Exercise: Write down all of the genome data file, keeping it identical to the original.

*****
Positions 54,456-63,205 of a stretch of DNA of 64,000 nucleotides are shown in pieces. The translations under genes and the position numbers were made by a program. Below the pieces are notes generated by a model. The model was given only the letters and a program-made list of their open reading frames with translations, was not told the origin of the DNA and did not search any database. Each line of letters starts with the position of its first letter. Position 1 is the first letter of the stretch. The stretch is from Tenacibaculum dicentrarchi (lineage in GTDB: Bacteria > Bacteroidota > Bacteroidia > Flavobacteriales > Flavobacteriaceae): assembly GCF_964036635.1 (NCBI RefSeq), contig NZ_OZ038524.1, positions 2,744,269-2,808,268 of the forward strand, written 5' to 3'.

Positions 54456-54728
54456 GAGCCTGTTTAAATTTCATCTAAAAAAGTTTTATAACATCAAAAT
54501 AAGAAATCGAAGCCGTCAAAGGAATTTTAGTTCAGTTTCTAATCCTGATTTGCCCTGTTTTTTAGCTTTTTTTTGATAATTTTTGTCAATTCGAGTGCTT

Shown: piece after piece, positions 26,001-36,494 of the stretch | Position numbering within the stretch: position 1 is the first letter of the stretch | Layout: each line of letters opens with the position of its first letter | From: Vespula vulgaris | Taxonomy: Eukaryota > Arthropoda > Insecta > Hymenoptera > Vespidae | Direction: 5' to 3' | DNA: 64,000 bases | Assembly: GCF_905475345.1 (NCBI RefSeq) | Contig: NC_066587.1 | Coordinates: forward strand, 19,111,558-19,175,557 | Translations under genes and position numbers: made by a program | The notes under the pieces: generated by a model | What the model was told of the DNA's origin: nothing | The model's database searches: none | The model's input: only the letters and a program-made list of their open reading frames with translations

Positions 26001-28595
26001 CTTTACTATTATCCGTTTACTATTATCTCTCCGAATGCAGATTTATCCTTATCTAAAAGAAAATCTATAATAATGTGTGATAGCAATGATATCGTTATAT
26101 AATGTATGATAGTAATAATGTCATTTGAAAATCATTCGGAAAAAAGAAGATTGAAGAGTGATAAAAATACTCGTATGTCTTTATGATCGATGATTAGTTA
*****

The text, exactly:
Positions 54,456-63,205 of a stretch of DNA of 64,000 nucleotides are shown in pieces. The translations under genes and the position numbers were made by a program. Below the pieces are notes generated by a model. The model was given only the letters and a program-made list of their open reading frames with translations, was not told the origin of the DNA and did not search any database. Each line of letters starts with the position of its first letter. Position 1 is the first letter of the stretch. The stretch is from Tenacibaculum dicentrarchi (lineage in GTDB: Bacteria > Bacteroidota > Bacteroidia > Flavobacteriales > Flavobacteriaceae): assembly GCF_964036635.1 (NCBI RefSeq), contig NZ_OZ038524.1, positions 2,744,269-2,808,268 of the forward strand, written 5' to 3'.

Positions 54456-54728
54456 GAGCCTGTTTAAATTTCATCTAAAAAAGTTTTATAACATCAAAAT
54501 AAGAAATCGAAGCCGTCAAAGGAATTTTAGTTCAGTTTCTAATCCTGATTTGCCCTGTTTTTTAGCTTTTTTTTGATAATTTTTGTCAATTCGAGTGCTT

Shown: piece after piece, positions 26,001-36,494 of the stretch | Position numbering within the stretch: position 1 is the first letter of the stretch | Layout: each line of letters opens with the position of its first letter | From: Vespula vulgaris | Taxonomy: Eukaryota > Arthropoda > Insecta > Hymenoptera > Vespidae | Direction: 5' to 3' | DNA: 64,000 bases | Assembly: GCF_905475345.1 (NCBI RefSeq) | Contig: NC_066587.1 | Coordinates: forward strand, 19,111,558-19,175,557 | Translations under genes and position numbers: made by a program | The notes under the pieces: generated by a model | What the model was told of the DNA's origin: nothing | The model's database searches: none | The model's input: only the letters and a program-made list of their open reading frames with translations

Positions 26001-28595
26001 CTTTACTATTATCCGTTTACTATTATCTCTCCGAATGCAGATTTATCCTTATCTAAAAGAAAATCTATAATAATGTGTGATAGCAATGATATCGTTATAT
26101 AATGTATGATAGTAATAATGTCATTTGAAAATCATTCGGAAAAAAGAAGATTGAAGAGTGATAAAAATACTCGTATGTCTTTATGATCGATGATTAGTTA